Josh's meeting is one of those in which two characters argue the various points of view in a current and ongoing debate. The West Wing highlighted debates like this regularly, with varying degrees of success. The most effective tend to be those debates in which the show comes down heavily and spectacularly in favour of a particular side (as long as you agree with them), those in which a character responds in an especially unusual or interesting way or with an especially good point, or those in which we learn something more about the regular characters. This particular meeting (about whether or not black Americans should be paid reparations for slavery) does none of the above, so although it's interesting to raise the issue, it doesn't really make for brilliant television.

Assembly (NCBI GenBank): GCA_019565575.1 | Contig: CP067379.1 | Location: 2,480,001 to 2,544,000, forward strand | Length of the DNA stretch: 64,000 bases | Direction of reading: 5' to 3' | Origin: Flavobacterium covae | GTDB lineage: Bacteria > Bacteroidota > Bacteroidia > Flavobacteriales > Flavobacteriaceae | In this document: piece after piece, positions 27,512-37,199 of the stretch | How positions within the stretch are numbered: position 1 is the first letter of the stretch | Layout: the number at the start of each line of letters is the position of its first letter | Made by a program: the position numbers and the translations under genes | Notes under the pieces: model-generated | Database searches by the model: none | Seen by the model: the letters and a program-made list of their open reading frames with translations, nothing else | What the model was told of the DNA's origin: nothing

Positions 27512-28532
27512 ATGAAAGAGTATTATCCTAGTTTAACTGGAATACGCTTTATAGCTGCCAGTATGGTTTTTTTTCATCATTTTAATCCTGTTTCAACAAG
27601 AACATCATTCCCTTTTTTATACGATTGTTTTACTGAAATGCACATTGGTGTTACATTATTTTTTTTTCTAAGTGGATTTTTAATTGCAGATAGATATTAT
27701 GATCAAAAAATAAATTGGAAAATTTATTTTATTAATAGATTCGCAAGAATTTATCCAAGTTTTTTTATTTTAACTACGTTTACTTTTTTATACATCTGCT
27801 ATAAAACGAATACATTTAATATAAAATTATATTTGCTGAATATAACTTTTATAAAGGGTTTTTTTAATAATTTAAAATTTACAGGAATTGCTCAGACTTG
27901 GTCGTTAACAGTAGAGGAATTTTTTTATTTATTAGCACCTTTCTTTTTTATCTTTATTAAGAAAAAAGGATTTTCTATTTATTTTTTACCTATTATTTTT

Bits 'n' pieces

 - After two blissful Mandy-free episodes she turns up again here to nag Toby about getting a panda (for a zoo). Since the entire purpose of this plot is to annoy Toby, it largely works, as we definitely feel his irritation.

 - Goldfish bowl watch: Gail's bowl contains first a model of the White House, then two pandas.


Mallory: How could you write that position paper?
Sam: Which position paper?
Mallory: Don't play dumb with me.
Sam: No, honestly I am dumb. Most of the time I'm playing smart.

Mandy: I think we should get a panda bear.
Josh: You say that now, but I'm the one who's gonna end up feeding him and walking him.

Mostly memorable for CJ doing 'The Jackal', but a nice little episode, keeping things moving along. Two out of four giant pandas.